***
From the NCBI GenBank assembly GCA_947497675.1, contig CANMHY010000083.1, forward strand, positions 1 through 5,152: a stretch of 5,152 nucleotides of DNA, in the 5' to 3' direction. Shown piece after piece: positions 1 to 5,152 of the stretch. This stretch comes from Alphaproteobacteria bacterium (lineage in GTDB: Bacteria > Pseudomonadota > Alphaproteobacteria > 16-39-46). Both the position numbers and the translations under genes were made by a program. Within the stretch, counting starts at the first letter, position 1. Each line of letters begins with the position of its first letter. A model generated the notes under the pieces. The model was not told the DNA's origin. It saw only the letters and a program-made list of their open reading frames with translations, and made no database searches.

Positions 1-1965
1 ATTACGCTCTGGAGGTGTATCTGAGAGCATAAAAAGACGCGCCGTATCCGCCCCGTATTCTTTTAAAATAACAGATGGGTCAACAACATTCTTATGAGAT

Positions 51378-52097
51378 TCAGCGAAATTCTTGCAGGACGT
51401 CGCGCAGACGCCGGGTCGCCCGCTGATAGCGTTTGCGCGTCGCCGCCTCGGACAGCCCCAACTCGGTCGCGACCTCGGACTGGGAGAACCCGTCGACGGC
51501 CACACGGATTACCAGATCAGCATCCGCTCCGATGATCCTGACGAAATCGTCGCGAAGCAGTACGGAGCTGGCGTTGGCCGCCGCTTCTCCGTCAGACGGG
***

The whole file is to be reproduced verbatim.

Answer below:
From the NCBI GenBank assembly GCA_947497675.1, contig CANMHY010000083.1, forward strand, positions 1 through 5,152: a stretch of 5,152 nucleotides of DNA, in the 5' to 3' direction. Shown piece after piece: positions 1 to 5,152 of the stretch. This stretch comes from Alphaproteobacteria bacterium (lineage in GTDB: Bacteria > Pseudomonadota > Alphaproteobacteria > 16-39-46). Both the position numbers and the translations under genes were made by a program. Within the stretch, counting starts at the first letter, position 1. Each line of letters begins with the position of its first letter. A model generated the notes under the pieces. The model was not told the DNA's origin. It saw only the letters and a program-made list of their open reading frames with translations, and made no database searches.

Positions 1-1965
1 ATTACGCTCTGGAGGTGTATCTGAGAGCATAAAAAGACGCGCCGTATCCGCCCCGTATTCTTTTAAAATAACAGATGGGTCAACAACATTCTTATGAGAT

Positions 51378-52097
51378 TCAGCGAAATTCTTGCAGGACGT
51401 CGCGCAGACGCCGGGTCGCCCGCTGATAGCGTTTGCGCGTCGCCGCCTCGGACAGCCCCAACTCGGTCGCGACCTCGGACTGGGAGAACCCGTCGACGGC
51501 CACACGGATTACCAGATCAGCATCCGCTCCGATGATCCTGACGAAATCGTCGCGAAGCAGTACGGAGCTGGCGTTGGCCGCCGCTTCTCCGTCAGACGGG